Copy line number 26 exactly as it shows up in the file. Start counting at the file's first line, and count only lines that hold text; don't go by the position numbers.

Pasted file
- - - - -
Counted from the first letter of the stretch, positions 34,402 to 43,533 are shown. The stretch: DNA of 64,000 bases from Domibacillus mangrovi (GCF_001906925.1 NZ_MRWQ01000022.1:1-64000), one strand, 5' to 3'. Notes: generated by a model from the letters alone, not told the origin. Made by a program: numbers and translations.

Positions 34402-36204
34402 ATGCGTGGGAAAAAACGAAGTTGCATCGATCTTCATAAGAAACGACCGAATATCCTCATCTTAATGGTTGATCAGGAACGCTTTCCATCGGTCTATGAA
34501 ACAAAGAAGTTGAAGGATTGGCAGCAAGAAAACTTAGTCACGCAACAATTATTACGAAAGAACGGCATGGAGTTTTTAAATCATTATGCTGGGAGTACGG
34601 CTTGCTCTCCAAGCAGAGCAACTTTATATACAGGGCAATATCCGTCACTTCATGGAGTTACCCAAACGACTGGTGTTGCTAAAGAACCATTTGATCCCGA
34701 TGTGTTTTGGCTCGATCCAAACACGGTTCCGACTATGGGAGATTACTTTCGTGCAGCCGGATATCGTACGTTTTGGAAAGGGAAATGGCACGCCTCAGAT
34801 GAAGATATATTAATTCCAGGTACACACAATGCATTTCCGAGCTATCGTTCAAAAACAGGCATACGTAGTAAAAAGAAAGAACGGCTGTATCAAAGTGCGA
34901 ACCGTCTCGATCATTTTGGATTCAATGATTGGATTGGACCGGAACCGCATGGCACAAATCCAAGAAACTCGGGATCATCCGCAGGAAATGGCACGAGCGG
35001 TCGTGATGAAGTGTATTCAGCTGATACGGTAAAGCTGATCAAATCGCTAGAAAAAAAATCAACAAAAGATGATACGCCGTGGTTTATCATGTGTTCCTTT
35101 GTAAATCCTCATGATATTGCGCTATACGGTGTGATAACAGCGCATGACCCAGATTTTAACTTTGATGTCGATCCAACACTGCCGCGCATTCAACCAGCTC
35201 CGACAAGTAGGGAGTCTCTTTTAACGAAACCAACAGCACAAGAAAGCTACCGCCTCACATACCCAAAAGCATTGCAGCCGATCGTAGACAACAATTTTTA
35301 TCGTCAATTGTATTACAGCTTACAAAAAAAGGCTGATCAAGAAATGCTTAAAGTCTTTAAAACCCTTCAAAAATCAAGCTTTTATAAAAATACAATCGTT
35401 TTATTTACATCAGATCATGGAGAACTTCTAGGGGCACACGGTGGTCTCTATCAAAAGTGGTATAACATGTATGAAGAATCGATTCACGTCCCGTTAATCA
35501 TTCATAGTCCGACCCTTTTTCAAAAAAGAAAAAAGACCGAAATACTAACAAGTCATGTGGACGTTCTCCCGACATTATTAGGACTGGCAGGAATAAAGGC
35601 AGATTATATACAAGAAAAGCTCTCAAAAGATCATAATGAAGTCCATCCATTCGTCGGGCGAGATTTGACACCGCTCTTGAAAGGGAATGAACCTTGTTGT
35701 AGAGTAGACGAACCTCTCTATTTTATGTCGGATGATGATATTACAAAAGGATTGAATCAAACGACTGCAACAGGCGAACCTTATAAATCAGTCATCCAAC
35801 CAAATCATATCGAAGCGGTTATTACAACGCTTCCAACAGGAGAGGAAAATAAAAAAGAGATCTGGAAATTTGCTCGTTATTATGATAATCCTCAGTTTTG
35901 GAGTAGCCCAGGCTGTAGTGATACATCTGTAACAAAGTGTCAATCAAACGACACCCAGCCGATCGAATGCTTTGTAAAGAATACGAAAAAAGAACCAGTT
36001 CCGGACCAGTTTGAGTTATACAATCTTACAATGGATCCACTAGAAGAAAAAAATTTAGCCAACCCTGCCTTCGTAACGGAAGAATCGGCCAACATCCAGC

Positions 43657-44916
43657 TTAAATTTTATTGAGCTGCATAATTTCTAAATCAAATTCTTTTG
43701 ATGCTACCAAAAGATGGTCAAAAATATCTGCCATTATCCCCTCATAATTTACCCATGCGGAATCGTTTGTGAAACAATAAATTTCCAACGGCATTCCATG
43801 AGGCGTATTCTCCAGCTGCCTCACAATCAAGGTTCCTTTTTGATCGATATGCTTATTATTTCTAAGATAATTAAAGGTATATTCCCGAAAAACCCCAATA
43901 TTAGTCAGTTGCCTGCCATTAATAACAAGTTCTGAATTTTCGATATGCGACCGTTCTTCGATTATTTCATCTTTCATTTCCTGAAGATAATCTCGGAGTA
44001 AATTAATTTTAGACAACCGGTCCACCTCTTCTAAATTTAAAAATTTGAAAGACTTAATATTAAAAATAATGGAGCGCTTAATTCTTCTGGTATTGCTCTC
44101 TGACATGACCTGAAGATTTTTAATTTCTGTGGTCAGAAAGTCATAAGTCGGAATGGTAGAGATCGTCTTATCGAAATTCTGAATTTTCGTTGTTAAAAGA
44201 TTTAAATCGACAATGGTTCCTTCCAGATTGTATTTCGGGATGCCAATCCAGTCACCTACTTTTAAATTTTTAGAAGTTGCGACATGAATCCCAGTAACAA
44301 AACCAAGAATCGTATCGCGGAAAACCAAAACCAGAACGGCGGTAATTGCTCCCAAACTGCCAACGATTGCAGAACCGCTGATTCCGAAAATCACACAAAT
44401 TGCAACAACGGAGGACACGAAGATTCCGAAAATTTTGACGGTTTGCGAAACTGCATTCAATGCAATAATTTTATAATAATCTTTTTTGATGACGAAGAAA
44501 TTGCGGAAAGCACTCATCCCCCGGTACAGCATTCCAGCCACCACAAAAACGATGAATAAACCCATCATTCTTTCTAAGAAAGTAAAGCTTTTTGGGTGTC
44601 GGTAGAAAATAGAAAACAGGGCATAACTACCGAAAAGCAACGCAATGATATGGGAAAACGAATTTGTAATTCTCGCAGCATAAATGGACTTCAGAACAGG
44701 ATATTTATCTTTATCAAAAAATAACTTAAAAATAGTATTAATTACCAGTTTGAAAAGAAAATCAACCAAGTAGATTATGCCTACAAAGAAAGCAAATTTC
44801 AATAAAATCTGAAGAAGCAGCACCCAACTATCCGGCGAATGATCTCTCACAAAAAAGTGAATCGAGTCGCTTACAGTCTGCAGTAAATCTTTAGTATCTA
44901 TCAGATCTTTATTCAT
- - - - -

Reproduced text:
44101 TGACATGACCTGAAGATTTTTAATTTCTGTGGTCAGAAAGTCATAAGTCGGAATGGTAGAGATCGTCTTATCGAAATTCTGAATTTTCGTTGTTAAAAGA